8. How long will my treatment last? A good chiropractor should be able to give you an estimate of how long it will take for you to complete treatment. But, be wary of any doctor who insists on sticking to a rigid timetable. Your body is unique, and your treatment plan should be, too.
  9. Do you do X-rays in your office when necessary? In many cases, X-rays are not necessary for chiropractic treatment. You should avoid any doctor that automatically takes an X-ray of every patient.
  10. How much will my treatment cost? It’s always a good idea to get an estimate of how much your treatment will cost. Because the treatment plan won’t be carved in stone, your costs may not be either. However, you should be able to get an idea of your total cost before you start.
  11. How does billing work? A good chiropractor’s office will have a simple billing system and the ability to work with your insurance company as needed to facilitate payments.
  12. What can I do to give my treatment the best possible chance of working? A truly individualized plan will look at everything from your exercise routine to your sleeping position and your diet to maximize your chances of success.
  13. Does your practice offer other services? Some chiropractic practices offer additional, related surgeries like massage therapy, acupuncture, and physical therapy, and nutritional counseling. If you think these things may be useful to you, then you may want to choose a practice that offers them.
  14. 20. Will you refer me to a specialist if necessary? The final question to ask is whether the chiropractor can recognize when a problem is too complex or serious for them to handle alone.

Just as your primary care physician may refer you to a specialist, your chiropractor should be willing and ready to do the same thing if it is necessary.

Asking these questions will help you get a feel for the chiropractor you are considering. Pay attention to the doctor’s tone, demeanor, and words.

Conclusion

The 20 steps we’ve outlined here will help you identify and choose a professional and qualified chiropractor to help you manage your chronic pain and live your best, most productive life.

Can Chiropractors Help Relieve Migraine Pain?

Usually, people see their chiropractors for a very specific reason – because they have back pain or even a stiff neck. They might even go if their hips or knees hurt since they know that an adjustment will help. However, people rarely consider going for things like migraines. This needs to change because chiropractors can indeed relieve migraine pain.

Your Pain May Stem From Your Neck

You’re probably already aware of the fact that a chiropractor can align the bones in your neck, especially the ones that connect with the skull, in order to relieve pain. With that said, you probably didn’t know that those can cause headache pain. Although some migraines are caused by things like hormonal shifts and nutrition (both things that a chiropractor can coach you on – more on that later) sometimes all that it takes is sleeping wrong and hurting your neck to cause a migraine. Thankfully, this can be avoided with proper neck support while sleeping and some new pillows. In the meantime, you’re still stuck with your migraine pain. A chiropractor can help with this by adjusting your neck (and even your back, since everything in your body is connected) in order to relieve your pain.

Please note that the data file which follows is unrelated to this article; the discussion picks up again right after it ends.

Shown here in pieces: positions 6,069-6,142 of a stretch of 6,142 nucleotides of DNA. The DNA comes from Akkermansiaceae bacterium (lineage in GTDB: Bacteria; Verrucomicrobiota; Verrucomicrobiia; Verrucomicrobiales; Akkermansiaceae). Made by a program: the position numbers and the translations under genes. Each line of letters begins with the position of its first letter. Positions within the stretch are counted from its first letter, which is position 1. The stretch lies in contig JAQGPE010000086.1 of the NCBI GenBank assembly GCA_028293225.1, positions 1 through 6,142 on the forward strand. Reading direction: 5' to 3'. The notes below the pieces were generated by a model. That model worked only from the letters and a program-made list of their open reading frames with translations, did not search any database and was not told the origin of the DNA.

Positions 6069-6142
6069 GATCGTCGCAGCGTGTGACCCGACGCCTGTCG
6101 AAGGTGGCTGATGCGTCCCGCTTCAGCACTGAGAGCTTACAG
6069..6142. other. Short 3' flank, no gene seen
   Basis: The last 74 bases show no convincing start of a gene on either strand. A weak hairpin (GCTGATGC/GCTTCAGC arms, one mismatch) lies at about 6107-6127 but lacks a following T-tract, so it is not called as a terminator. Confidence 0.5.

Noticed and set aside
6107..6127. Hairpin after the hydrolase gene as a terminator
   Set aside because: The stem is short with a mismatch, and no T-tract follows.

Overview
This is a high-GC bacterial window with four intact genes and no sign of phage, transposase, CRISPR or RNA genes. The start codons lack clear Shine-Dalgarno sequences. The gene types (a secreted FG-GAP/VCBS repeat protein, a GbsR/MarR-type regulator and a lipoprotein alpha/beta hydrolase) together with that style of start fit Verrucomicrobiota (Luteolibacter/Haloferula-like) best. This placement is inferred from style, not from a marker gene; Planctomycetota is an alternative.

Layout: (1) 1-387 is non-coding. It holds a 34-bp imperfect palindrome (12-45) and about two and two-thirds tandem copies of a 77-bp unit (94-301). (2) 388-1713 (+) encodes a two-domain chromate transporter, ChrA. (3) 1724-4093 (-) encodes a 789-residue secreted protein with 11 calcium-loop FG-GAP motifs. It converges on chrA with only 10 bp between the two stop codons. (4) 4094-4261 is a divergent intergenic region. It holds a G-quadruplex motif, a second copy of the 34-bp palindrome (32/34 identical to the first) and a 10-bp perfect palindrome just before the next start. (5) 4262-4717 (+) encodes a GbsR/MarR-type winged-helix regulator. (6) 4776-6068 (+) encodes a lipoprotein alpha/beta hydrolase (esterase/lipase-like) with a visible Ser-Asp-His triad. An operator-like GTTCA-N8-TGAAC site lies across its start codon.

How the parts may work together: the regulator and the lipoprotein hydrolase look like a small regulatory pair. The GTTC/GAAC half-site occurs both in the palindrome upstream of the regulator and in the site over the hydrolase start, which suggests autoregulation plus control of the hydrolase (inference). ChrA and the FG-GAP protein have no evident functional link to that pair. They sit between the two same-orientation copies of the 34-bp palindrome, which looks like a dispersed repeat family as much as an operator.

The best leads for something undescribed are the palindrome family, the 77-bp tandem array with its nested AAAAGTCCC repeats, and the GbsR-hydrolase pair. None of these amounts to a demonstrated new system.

Determining the Cause of the Pain

Did you know that there are 22 different bones in the skull? Although these bones are fused together in adults, this doesn’t mean that they can’t cause your pain. We already discussed your neck and how sometimes headaches can come from there, but in other cases, the sources could be what you eat, how much stress that you’re under, and even from problems with the bones in your face and skull. Your chiropractor may ask you to keep a diary or log in order to see how your behaviors and routines affect
your migraines. This can help determine if there are any types of triggers.

Cranial Facial Releases and Massage

If your chiropractor determines that your migraine pain isn’t coming from your neck or even your diet, then he or she may perform a procedure called a cranial facial release. This is exactly what it sounds like… kind of. The procedure involves doing a light massage that also readjusts all of the bones in the face and skull. This is much less violent than it sounds, and it is nothing like the other bodily adjustments that a chiropractor does. Instead, the procedure is calming and includes things like massaging certain parts of the face to ensure that all of those bones are where they need to be.

If you suffer from migraines and are tired of taking medication for them, then it’s time to see a chiropractor. By keeping a log of your migraines, your chiropractor will be able to determine exactly what your triggers are. Also, if he or she decides that your migraines stem from a misalignment in your neck, back, or face, they can perform the necessary adjustments in order to curb your pain.